I've stopped and helped several cyclists, including one high school kid trying to get to football practice... not only straightened his wheel in the dropouts, I trued it up a bit, so it wasn't rubbing on the frame (it was REALLY bad... I suggested he stop in at a bike shop ASAP) and a roadie who'd been walking his bike for an hour and was still 10 miles from where he parked his truck. (Flat tire... didn't think he'd need a pump and a patch kit with his brand new $1200 bike )
    "There is no greater wonder than the way the face and character of a woman fit so perfectly in a man's mind, and stay there, and he could never tell you why. It just seems it was the thing he most wanted." Robert Louis Stevenson

  19. #19
    Senior Member Shemp's Avatar
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    As mentioned, most path riders aren't very "hard core" and I doubt most would know how to patch a tube if they had to, let alone carry the supplies.

    I generally expect a cyclist with any know-how to be carrying his/her own patch kit and pump or CO2, so I'd never expect anyone to offer assistance to me while patching a tube. I don't usually ask if someone needs help with a flat unless they appear helpless.

  20. #20
    Barbieri Telefonico huhenio's Avatar
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    Probably the only ones that offered help are the only ones that have a clue on how to fix a flat.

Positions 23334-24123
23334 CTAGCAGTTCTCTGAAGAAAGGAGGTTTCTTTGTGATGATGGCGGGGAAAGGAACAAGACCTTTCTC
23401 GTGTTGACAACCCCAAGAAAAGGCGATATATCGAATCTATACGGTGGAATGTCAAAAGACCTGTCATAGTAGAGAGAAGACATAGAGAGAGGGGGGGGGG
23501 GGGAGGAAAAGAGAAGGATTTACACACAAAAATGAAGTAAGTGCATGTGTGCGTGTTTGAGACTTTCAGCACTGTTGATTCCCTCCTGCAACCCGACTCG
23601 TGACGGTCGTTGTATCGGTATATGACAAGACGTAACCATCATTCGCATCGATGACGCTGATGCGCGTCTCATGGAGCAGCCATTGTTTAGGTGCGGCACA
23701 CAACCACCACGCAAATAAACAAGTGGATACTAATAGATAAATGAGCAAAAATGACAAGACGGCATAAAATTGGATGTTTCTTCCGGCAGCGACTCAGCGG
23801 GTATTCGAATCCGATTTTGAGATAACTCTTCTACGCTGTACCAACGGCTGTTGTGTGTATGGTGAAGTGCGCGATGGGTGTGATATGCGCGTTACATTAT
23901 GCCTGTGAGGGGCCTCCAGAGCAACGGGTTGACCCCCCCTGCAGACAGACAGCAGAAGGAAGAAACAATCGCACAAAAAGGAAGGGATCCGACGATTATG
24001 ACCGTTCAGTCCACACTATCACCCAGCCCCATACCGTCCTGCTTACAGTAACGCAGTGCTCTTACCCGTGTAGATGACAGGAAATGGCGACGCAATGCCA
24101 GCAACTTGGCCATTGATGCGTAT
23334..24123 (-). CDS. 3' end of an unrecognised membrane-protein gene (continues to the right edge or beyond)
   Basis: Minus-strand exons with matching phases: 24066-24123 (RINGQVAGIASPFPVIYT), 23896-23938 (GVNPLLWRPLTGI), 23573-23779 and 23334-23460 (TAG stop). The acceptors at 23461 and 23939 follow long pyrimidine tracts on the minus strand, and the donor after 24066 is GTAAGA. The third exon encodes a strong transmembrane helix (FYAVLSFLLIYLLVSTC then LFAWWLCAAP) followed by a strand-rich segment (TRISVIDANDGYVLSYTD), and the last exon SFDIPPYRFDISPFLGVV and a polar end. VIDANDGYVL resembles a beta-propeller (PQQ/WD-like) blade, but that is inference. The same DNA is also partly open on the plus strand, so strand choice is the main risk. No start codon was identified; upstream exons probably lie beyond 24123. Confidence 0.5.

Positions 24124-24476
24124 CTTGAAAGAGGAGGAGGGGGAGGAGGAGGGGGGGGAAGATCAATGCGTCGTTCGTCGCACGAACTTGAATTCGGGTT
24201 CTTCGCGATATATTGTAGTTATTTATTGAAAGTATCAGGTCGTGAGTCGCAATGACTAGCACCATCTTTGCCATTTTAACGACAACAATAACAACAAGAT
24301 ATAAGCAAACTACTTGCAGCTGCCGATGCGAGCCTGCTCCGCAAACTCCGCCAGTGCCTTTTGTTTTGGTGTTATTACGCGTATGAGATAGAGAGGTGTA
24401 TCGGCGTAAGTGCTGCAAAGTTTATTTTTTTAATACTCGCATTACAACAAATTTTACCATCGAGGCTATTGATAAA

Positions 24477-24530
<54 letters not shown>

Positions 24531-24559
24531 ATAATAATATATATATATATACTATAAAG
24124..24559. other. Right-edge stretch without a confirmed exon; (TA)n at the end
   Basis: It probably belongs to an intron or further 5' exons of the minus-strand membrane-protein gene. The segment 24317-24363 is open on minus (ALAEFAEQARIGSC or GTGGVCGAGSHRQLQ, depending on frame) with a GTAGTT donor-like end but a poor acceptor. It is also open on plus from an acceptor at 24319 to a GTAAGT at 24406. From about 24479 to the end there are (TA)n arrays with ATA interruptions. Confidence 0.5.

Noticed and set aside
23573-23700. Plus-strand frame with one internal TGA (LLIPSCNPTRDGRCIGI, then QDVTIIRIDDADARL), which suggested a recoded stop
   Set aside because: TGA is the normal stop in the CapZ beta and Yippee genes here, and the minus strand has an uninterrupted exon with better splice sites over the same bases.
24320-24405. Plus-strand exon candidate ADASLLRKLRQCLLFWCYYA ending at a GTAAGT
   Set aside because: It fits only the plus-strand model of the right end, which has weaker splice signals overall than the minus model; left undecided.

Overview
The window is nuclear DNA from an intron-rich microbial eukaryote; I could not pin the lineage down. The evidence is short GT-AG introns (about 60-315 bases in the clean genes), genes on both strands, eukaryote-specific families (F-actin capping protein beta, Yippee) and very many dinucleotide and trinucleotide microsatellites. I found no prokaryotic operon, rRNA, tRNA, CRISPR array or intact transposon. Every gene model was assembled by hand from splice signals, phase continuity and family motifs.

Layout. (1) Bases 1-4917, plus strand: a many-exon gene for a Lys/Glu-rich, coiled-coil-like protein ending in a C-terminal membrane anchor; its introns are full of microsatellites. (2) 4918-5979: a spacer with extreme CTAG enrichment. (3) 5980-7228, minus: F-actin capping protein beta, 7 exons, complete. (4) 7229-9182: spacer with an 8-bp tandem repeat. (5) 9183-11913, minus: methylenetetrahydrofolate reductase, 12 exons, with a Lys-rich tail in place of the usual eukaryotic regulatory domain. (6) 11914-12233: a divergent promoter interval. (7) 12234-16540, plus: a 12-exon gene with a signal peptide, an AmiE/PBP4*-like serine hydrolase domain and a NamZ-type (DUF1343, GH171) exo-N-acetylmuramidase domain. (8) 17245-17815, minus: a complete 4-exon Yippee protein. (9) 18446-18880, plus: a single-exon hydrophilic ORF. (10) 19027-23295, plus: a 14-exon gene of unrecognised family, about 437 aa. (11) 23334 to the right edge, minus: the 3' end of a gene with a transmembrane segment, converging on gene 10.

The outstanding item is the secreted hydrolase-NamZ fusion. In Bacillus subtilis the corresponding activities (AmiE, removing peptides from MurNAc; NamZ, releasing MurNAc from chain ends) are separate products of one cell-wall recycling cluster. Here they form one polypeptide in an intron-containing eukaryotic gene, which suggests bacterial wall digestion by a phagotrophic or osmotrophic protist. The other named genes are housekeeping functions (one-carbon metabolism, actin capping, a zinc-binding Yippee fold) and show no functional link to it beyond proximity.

Giving Haircuts Over The Phone

  21. #21
    Senior Member Michigander's Avatar
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    In my neck of the woods, we have a state park called Island lake (cement path and MTB trails) on one side of the freeway, and a metro park called Kensington (cement path only) on the other side. Riders in the metro park never stop and ask if you need help, which is typically because they don't know how to service their own bike, much less yours. Then on the state park 85% of riders (myself included), regardless of which type of bike they have stop and eagerly offer to help. A big reason for this is that the novices are scared of signs that indicate that state land can be hunted, and experienced riders are sick of accidents and near accidents with wreckless novices.
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  22. #22
    Senior Member Keith99's Avatar
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    Quote Originally Posted by Nermal
    Well, hopefully, the roadies were the only ones who go far enough to worry about flats, and nobody else had patches, and whatever <shrugs>

    Sorry you brought up the peds. They're one of my sore points, at least those deafened by those little things sticking out of their ears.
    Quite possible. On the beach bikepath South of Santa Monica there is a nice area on the inside of a sweeping 180 degree turn. I often would stop there to catch some sun and relax. One time I made a bit of a survey of bikes going by. Less than 10% showed any evidence of a pump of any kind. This was long enough ago that true mini CO2 inflaters did not exist. Most had no saddle bag either. So It woul dnot surprise me if the vast majority on MTN or comfort bikes had neither the tools or knowledge to help. (Appologies to true Mountian riders who would of course have both).